Is the Corner Outfield Profile Changing?

The Indians outfield defense is going to be really good. As Jeff Sullivan noted, the addition of Michael Bourn makes the outfield defense very good as it pushes two good center fielders (Michael Brantley and Drew Stubbs) to the corners. That last part is what really struck me about the move. Over my roughly 17 years of watching baseball, I’ve always been told that a corner outfielder is a guy who can hit and hit for a lot of power, indicating that it’s an offense-first position. But during the past five years or so, we’ve seen players like Brett Gardner, Carl Crawford, Ben Revere, Brantley, and now Stubbs moved to a corner, seemingly indicating that teams are more willing to accept less power in exchange for more OBP, speed, and defense. So I decided to do a little investigating.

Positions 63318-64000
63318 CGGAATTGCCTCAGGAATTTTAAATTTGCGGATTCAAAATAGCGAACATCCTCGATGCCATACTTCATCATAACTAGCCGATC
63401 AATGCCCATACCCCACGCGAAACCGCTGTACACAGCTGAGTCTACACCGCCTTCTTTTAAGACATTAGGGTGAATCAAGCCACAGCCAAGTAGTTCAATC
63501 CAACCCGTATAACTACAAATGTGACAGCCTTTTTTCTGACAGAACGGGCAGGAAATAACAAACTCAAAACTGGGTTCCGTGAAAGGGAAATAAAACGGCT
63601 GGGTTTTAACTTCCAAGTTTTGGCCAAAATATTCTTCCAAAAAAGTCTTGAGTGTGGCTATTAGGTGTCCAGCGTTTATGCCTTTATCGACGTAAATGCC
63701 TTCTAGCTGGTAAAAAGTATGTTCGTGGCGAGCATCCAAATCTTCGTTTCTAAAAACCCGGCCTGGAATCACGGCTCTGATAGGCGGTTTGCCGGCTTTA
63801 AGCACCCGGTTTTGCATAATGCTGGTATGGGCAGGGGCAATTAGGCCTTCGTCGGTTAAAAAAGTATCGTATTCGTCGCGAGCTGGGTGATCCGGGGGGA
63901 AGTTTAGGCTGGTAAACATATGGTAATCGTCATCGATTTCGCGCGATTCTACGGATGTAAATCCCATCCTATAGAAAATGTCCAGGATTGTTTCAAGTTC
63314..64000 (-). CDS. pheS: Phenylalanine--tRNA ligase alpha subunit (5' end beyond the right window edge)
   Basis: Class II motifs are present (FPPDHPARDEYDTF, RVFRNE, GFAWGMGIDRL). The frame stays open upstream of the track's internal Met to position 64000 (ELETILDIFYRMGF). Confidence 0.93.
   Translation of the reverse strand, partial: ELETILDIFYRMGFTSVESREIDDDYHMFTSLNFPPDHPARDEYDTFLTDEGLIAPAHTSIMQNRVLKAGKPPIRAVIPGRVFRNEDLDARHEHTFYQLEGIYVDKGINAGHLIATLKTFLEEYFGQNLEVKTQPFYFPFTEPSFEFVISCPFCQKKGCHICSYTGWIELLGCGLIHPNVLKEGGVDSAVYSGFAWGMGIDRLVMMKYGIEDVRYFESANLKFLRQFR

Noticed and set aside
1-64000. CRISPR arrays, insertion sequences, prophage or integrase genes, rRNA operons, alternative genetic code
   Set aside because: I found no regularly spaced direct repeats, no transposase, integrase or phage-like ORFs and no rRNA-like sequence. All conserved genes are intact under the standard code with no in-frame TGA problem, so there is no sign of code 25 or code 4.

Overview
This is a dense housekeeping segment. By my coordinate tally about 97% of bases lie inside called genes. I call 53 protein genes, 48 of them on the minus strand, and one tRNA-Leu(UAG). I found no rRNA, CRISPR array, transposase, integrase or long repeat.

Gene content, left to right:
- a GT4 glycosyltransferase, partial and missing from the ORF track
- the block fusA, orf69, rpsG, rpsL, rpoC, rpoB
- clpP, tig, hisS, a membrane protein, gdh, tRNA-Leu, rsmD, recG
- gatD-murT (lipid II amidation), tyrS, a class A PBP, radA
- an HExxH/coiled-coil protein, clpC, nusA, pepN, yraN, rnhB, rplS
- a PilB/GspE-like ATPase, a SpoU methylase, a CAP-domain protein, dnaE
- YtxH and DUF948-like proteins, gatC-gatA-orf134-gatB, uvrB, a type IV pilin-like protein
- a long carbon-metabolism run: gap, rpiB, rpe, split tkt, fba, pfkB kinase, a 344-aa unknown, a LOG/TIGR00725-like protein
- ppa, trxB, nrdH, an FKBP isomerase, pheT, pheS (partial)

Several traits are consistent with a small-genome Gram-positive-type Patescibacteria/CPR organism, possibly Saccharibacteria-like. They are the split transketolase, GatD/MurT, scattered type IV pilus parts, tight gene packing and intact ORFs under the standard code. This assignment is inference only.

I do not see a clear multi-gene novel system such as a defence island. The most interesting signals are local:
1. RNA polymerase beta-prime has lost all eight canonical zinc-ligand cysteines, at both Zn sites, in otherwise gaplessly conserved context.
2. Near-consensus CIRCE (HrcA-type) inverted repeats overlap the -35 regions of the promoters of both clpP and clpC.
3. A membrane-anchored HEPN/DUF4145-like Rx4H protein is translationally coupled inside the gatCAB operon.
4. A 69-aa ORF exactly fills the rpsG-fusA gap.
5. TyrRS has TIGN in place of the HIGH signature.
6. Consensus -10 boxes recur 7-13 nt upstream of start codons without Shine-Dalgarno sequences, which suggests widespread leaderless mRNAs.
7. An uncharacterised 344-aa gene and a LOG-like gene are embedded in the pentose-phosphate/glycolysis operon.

The first step was to look at how the offensive production of corner outfielders has changed in the recent past.

Left field peaked a little higher than right field (probably with a little help from He Who Shall Not Be Named), but right field has done a better at keeping its hitting production up, remaining solidly above-average. Left field, on the other hand, has seen a pretty dramatic drop in production, though there was a modest rebound in 2012. I was curious about the component skills/tools of OBP and ISO, so …


Looking at OBP, right field has declined along a similar pattern to the rest of the league. It has gotten worse, but it largely retains its advantage. Left field, however, has seen its advantage on the rest of the league slip away. What about ISO?